Some of the prominent coaches available are Nate McMillan, Mike D’Antoni, Kurt Rambis, Indiana assistant Brian Shaw, Golden State assistant coach Mike Malone and Magic assistant coach Patrick Ewing. Some executives available are Donnie Walsh, Steve Kerr, Danny Ferry, Kevin Pritchard and the Magic’s Adonal Foyle.

Of pressing concern to most Magic fans is the status of Howard, who waived the opt-out clause in his contract in March so that he could remain with the Magic. It is uncertain whether or not Howard wants to remain in Orlando and Martins said those talks have been ongoing for some time now. Ultimately, Howard must decide where he wants his future to be, Martins said.

``Dwight Howard has been a critical and important part of this franchise for many, many years. We’ve been in discussions with his and his representatives about his future with us. But I think the decision is up to Dwight now,’’ Martins said. ``Dwight needs to decide where his future lies. It’s been well-documented as to what our desires are and now Dwight needs to decide where his are.’’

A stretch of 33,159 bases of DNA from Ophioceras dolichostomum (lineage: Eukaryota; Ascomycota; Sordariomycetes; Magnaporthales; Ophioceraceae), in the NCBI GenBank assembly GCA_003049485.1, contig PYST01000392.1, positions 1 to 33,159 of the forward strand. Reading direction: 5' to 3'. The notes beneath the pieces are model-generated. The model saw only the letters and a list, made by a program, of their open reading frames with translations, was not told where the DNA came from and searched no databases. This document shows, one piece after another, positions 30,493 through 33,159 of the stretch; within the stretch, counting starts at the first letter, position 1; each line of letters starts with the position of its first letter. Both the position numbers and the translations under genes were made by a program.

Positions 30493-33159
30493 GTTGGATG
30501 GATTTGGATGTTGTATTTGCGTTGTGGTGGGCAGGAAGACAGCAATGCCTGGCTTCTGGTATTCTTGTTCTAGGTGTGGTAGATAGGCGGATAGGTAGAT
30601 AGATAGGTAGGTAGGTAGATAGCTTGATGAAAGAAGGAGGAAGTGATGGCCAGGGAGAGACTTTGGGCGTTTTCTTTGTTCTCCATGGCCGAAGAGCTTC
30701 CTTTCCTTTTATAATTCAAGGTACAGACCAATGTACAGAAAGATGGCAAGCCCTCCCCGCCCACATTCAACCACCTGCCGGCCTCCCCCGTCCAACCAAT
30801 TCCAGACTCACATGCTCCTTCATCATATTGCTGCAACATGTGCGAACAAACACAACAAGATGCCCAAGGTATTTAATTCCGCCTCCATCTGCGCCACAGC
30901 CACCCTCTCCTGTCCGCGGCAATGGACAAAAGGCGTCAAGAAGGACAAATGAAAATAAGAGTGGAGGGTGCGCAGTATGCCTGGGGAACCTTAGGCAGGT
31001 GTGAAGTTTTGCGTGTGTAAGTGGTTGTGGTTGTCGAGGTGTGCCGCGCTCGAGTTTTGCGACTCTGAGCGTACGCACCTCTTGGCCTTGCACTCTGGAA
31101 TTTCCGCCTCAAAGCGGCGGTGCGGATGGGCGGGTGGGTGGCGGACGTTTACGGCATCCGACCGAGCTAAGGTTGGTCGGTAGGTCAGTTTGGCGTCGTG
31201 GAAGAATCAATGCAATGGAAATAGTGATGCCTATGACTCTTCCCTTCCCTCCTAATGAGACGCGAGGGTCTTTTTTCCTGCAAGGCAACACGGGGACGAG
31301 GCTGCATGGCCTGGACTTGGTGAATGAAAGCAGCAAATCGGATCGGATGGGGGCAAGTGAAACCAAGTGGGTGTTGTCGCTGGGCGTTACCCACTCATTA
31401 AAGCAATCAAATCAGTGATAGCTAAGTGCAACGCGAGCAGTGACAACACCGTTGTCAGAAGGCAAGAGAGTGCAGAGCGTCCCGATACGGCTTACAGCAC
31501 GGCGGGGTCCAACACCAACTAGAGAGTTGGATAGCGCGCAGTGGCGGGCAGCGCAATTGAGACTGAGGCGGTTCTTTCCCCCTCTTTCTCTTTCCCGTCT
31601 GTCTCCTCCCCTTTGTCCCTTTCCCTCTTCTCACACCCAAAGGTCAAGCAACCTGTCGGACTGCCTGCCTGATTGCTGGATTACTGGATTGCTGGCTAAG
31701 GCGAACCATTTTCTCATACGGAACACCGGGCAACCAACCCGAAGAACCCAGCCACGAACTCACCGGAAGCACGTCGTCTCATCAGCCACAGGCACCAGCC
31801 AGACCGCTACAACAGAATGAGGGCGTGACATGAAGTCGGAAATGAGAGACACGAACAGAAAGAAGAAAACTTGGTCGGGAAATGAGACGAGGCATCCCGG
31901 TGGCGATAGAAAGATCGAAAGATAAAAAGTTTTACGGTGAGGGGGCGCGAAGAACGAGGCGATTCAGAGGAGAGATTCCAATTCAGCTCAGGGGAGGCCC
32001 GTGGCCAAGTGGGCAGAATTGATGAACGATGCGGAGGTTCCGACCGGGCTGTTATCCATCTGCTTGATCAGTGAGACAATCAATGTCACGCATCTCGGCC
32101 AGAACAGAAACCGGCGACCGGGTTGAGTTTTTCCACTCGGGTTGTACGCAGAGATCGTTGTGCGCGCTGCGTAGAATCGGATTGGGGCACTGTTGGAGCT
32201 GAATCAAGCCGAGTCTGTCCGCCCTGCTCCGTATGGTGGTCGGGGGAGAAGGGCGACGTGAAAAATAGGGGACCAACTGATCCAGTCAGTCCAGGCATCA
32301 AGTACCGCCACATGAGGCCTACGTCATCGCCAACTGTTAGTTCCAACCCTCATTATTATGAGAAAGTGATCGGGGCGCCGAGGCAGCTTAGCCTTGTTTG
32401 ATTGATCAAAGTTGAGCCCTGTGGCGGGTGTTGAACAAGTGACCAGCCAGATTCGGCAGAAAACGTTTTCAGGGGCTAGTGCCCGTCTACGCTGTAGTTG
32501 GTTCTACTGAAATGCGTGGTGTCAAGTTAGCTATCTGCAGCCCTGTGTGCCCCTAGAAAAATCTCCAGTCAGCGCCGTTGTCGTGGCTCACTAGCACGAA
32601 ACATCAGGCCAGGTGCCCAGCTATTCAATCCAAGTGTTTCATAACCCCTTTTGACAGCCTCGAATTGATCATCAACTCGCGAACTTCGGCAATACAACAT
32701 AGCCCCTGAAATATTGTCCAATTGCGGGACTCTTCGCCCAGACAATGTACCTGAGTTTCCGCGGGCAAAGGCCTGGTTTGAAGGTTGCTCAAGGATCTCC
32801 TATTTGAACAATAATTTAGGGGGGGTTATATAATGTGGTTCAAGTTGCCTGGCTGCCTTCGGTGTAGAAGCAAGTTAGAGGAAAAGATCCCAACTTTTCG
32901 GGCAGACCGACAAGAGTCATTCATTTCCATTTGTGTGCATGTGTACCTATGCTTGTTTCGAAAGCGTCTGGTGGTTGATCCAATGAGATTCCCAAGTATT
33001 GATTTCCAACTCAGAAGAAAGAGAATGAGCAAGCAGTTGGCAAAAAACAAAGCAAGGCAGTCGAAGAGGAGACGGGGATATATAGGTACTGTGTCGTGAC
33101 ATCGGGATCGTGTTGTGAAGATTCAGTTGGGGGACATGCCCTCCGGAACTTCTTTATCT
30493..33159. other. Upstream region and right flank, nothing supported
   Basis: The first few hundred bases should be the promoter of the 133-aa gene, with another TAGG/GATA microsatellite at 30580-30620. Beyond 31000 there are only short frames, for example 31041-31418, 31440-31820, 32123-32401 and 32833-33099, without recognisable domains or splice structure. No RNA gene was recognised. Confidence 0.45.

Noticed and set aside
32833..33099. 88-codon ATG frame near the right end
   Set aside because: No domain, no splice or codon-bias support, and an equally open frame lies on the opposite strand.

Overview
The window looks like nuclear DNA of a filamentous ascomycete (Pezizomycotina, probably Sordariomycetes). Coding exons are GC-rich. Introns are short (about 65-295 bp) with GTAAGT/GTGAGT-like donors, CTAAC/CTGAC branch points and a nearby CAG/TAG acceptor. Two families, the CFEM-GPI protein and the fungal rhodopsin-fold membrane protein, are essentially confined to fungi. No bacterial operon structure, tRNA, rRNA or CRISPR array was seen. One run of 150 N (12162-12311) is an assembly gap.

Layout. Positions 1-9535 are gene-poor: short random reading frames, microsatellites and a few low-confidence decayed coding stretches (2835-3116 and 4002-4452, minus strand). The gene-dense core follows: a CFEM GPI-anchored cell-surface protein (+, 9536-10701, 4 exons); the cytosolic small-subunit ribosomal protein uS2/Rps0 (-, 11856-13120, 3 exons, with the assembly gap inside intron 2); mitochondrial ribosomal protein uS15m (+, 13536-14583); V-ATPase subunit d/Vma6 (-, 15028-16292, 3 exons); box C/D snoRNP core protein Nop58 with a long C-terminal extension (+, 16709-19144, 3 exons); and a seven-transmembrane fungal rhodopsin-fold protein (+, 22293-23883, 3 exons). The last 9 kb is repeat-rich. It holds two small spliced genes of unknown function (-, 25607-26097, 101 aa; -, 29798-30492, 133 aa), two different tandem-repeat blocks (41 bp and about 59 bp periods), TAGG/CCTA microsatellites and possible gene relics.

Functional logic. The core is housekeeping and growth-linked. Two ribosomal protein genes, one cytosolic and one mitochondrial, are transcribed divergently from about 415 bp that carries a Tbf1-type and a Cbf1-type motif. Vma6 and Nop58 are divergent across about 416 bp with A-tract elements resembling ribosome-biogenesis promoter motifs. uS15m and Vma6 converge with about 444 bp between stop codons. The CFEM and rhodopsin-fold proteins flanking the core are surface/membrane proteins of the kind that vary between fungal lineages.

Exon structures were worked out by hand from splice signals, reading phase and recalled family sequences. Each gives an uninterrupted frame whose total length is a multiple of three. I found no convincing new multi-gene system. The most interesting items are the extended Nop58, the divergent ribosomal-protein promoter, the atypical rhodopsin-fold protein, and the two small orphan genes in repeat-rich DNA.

Martins said the Magic are determined to get the franchise back on the right path to winning a championship.

``We’ll definitely go GM first and we will have input on the next coach, but the GM will drive the process,’’ Martins said. ``We’ll ask them to bring us a list of finalists and we will participate in that process. But make no mistake about it, these decisions are made by the DeVos family. They will be integrally involved in the process of hiring our next general manager and our next coach.’’

John Denton writes for OrlandoMagic.com. John has covered the Magic since 1997 and recently authored ``All You Can Be’’ with Magic center Dwight Howard. E-mail John at jd41898@aol.com